Globetrotter Ramsey Qubein has been traveling around the world asking flight attendants all the questions you've always wanted to ask. Here's his latest installment.
What is your favorite layover and why?
"We love the layovers with fancy hotels. Our hotels in Kiev and Budapest are the nicest in town so we are truly pampered. The hotels we use in Milan and Amsterdam are pitiful because they are so far out of the city. On a couple of our layovers in Africa, we are not allowed to leave the premises for safety. Some crews love it because they can lounge by the pool all day. Others hate it because they like to shop and party. We often have a five day layover at one of those African hotels, it’s like torture!"
"If we are staying somewhere for less than 12 hours, we stay by the airport. On longer layovers, we get better hotels in the city. We used to have a horrible hotel by the airport in Las Vegas, but I didn’t care because there was so much to do on the strip a cheap taxi ride away. In Rio de Janeiro, our hotel is right on the beach, which I love."
"It depends on the hotel. Some hotels treat crews really well. In Paris, there are so many flight crews staying there, they have a special lounge where we can check email, have a bite to eat, or just hang out. The manager knows that airlines are a big part of their business, and they take care of us. In Dakar, the captain gets upgraded to a suite!"
"We sometimes feel like travel agents because we know hotels in a city so well. Sometimes, our company keeps switching them based on contracts. We have so many crewmembers that layover in London that we use multiple hotels. Passengers should ask us for advice on where to stay!"
What do you think about screaming babies in first class?
"Well, we dislike them just as much as you do. But, we also feel for the parents, and try to help them with warm bottles or calm a screaming baby down. It is very irritating for us though because it is poor manners to bring a small child into a premium cabin. These are the people who are either paying the highest fares or are the airline’s most loyal customers. Putting a small child in first class or in the bulkhead just behind first class should be against the rules."
"I don’t mind it, but carrying their dirty diapers is not part of my job. Parents should dispose of it in the lavatory themselves or give it to me wrapped in an air sickness bag or some other type of wrapping. Why should I have to touch their child’s dirty diaper?"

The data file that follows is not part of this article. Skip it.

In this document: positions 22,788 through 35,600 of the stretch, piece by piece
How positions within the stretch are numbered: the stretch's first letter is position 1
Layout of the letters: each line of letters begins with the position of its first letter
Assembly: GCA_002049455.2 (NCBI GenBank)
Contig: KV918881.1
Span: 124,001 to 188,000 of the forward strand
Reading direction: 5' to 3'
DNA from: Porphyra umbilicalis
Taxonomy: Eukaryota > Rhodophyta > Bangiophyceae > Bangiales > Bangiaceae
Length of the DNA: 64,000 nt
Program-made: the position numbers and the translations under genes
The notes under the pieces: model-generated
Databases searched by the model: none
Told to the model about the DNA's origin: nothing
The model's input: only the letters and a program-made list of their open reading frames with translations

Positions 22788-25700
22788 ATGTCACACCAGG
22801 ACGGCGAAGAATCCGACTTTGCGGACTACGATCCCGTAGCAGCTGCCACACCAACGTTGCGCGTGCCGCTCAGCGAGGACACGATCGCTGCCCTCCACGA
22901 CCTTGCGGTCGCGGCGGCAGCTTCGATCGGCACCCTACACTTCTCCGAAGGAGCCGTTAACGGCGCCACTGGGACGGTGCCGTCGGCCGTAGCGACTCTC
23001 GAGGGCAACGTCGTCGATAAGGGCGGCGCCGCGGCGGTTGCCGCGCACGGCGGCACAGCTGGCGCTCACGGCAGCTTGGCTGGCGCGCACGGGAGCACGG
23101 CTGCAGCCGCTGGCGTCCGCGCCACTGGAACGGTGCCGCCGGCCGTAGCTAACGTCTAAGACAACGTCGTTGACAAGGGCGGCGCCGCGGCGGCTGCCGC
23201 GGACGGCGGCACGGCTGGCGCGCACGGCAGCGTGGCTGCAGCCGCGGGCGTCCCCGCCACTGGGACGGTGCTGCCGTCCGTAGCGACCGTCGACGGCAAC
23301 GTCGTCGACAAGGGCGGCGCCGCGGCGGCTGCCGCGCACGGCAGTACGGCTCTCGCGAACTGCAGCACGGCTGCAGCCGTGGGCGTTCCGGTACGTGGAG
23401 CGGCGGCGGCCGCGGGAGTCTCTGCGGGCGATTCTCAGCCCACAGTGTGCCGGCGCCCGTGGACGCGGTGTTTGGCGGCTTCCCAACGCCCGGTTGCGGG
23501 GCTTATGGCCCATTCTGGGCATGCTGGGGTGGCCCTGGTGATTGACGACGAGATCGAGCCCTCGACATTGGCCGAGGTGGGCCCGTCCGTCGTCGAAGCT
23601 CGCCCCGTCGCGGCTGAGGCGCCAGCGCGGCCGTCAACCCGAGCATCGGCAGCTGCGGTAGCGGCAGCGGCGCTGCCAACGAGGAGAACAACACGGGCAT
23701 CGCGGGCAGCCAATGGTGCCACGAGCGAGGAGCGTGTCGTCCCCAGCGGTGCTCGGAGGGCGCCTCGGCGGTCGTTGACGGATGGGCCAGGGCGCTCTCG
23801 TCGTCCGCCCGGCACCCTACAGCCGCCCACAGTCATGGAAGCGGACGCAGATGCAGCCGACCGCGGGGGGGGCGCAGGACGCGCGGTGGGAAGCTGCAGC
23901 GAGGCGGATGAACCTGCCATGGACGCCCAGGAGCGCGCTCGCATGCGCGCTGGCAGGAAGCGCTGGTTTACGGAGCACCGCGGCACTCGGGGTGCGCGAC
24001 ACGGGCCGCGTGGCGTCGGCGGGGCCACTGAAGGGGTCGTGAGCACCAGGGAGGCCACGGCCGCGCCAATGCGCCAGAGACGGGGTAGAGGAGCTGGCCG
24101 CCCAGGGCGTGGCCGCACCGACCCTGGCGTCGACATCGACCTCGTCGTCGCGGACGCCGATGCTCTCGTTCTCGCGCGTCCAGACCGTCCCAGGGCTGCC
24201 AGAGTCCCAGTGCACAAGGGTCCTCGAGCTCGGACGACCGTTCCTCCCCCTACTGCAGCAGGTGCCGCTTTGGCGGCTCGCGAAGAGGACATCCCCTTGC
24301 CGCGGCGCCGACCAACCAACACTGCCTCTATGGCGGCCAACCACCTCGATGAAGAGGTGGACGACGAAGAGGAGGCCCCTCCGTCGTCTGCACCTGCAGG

Why do you pick certain routes over others?
"Even though I am pretty senior, I like to pick the really short hops because I have to do less work. We do not do beverage services on flights under 150 miles. Those are my favorite! I pretty much stay in the jump seat the whole time!"
"Shorter domestic hops are tough because we are often doing 3-4 flights per day, sometimes with a 5am pickup. People wonder why we look so haggard, but you would too with five hours sleep and nonstop work days on your feet!"
"I can hardly ever get an exotic international destination because there are so many senior mamas at my base, but when I can trade it with a flight attendant who does not want it for some reason, I go for it. Plus, on holidays, a lot of the fun places are easy to get because the older flight attendants want to stay home with their families."
"It depends. I will fly anything, but I really like the Caribbean routes. Even though we are hardly on the ground for more than an hour, I can run into the airport and stock up on cheap liquor or cigarettes at duty-free prices. It is like someone is paying me to work on my way to a discount outlet store, I love it!"
You work for a "legacy carrier." What do you and your colleagues think of low-fare airlines?
"Whether it is true or not, we have an impression of them like they are less experienced or sometimes even less sophisticated. It is like shopping at Wal-Mart or shopping at Macy’s. People love Wal-Mart and are so loyal. Others love Macy’s and are very loyal even when service may not be what it used to be. That attitude is especially prominent in our hub city where a major legacy and a major budget airline compete with each other. We are cordial with each other, but we think we are more experienced and professional. It may not be true, but it is the perception. They probably think we are snobs too!"
"Low-fare airlines have revolutionized flying, which allows everyone to travel. That is a great thing. Unfortunately, they have done a terrible job of educating passengers on the proper manners involved with flying. It used to be that people got dressed up to fly and were very courteous. They have made it so common and casual to fly, that passenger behavior has changed. These new airlines have partly forced the legacies to lower fares, which leads to more people flying. Don’t get me wrong, we are happy more people are flying. But, the business has changed a lot over the past few decades. I do not think we will ever see those golden days again."